Thursday, December 13, 2012

Trendline on the unemployment rate projects the Fed ending zero rate policy by late 2014

The Fed's new approach to targeting a specific unemployment rate (called the "Evans’ Rule") may shed some light on how long the monetary easing may continue. Credit Suisse did a simple linear extrapolation from the peak unemployment rate in 09. Such approach sets the end of the program for late 2014. That of course assumes the unemployment rate will continue declining in a linear fashion (which may be unrealistic given the structural shift in employment). It also assumes that labor participation (something the Fed is tracking closely, though it's not part of the official target) will improve with falling unemployment - another "leap of faith".

Source: CS

This extrapolation gets to the "target" considerably faster than the FOMC's "middle of 2015" projection or even the Fed Funds futures curve market expectation (Feb-2015 contract now implies full 25bp).

Fed Funds futures implied rate

The new unemployment targeting program (combined with inflation tolerance level) is expected to make for a more flexible policy tool because the FOMC would be less reluctant in adjusting its rate expectations. CS researchers think both the FOMC and the futures markets will adjust to an earlier date as the unemployment rate continues to decline (some comments in brackets [ ] ).
CS: - The Fed’s date guidance by no means “nailed down” the markets expectations but certainly made them stickier as innovations to the Fed’s rate guidance would not be costless. On the margin the Fed would have traded some credibility for flexibility at some future date when an inward shift in the date became necessary. [English: with the old approach, changing the expected date of the end to zero rates would have been harder, though not impossible.]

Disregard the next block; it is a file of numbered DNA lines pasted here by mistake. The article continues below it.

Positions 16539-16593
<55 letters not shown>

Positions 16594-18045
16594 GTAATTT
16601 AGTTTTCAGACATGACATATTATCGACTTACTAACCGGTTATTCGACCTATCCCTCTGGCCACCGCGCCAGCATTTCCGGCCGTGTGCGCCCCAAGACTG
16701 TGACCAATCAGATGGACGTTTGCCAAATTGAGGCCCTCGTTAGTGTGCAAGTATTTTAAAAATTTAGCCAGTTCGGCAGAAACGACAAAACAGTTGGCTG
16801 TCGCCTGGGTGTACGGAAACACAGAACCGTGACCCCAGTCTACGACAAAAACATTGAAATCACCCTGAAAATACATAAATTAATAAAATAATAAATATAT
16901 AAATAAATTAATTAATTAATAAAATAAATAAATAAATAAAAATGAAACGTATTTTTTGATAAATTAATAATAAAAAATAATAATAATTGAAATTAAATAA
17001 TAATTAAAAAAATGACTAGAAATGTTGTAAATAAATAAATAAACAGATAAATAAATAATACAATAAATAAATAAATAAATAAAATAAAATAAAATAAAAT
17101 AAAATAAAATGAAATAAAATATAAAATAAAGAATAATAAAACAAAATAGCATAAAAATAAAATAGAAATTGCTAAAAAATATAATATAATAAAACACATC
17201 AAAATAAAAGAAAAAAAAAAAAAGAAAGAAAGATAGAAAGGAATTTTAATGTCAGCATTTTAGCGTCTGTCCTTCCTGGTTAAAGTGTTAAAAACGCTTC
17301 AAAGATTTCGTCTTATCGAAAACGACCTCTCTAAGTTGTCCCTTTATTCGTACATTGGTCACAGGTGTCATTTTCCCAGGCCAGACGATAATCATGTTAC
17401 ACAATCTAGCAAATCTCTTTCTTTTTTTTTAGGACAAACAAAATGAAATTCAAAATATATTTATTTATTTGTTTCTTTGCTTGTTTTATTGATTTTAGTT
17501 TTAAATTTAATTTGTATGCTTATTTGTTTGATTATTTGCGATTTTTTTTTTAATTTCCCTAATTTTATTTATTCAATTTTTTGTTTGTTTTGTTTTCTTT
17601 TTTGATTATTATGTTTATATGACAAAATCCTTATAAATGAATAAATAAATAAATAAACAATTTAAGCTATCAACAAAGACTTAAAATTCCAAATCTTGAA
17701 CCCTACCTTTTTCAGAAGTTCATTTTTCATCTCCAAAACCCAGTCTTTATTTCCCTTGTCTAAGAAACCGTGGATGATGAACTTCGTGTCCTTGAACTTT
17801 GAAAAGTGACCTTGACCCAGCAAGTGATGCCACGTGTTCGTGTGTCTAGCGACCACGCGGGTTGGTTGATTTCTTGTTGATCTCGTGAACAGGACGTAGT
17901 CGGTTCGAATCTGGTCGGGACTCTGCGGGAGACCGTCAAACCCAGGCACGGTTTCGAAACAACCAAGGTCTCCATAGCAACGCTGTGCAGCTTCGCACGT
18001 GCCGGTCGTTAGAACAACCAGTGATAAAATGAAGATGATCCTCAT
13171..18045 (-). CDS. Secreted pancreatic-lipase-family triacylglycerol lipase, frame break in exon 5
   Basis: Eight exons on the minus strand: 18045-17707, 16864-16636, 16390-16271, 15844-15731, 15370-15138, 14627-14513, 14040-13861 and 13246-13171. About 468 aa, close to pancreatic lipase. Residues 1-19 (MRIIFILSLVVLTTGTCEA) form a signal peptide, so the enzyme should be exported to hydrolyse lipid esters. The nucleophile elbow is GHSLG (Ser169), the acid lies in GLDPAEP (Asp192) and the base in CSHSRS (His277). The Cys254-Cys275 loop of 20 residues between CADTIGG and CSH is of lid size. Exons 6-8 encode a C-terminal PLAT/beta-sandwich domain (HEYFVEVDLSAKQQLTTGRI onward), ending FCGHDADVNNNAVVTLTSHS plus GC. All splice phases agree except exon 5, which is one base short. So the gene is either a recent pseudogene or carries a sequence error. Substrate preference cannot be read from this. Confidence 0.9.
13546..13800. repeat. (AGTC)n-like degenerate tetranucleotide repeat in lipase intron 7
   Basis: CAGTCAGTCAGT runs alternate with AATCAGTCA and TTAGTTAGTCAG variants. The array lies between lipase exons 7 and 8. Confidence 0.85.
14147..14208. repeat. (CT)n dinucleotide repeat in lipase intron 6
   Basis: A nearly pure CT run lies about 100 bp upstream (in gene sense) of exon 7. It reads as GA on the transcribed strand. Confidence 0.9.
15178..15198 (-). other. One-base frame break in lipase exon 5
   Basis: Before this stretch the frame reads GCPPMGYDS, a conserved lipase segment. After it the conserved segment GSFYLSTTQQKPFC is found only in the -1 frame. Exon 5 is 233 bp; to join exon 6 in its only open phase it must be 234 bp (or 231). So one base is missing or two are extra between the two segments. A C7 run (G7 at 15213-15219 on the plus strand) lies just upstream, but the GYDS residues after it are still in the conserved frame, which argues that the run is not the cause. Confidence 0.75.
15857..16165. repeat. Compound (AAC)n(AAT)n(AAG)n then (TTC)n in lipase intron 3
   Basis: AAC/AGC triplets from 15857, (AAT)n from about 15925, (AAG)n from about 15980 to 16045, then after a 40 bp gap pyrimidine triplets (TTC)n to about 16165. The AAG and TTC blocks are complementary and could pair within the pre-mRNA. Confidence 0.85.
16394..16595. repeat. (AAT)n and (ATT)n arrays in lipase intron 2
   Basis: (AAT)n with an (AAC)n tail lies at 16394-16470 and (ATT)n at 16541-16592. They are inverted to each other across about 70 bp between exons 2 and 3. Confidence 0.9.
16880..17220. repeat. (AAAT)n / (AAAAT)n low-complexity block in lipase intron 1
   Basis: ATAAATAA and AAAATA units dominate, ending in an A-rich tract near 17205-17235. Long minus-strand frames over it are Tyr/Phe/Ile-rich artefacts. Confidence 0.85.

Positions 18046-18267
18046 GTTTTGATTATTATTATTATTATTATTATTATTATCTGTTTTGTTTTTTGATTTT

In the final analysis we think the market will realize the Fed can and will move the thresholds if unemployment continues to fall rapidly on the back of lower unemployment. But that will take time to sink in. In the meantime we think the blue eurodollars [2015] are free to trade.

Still, a linear trendline fitted to the unemployment rate since the peak in 2009 would suggest reaching 6.5% in late 2014. A continuation of the more recent pace of declines would imply and even earlier date.
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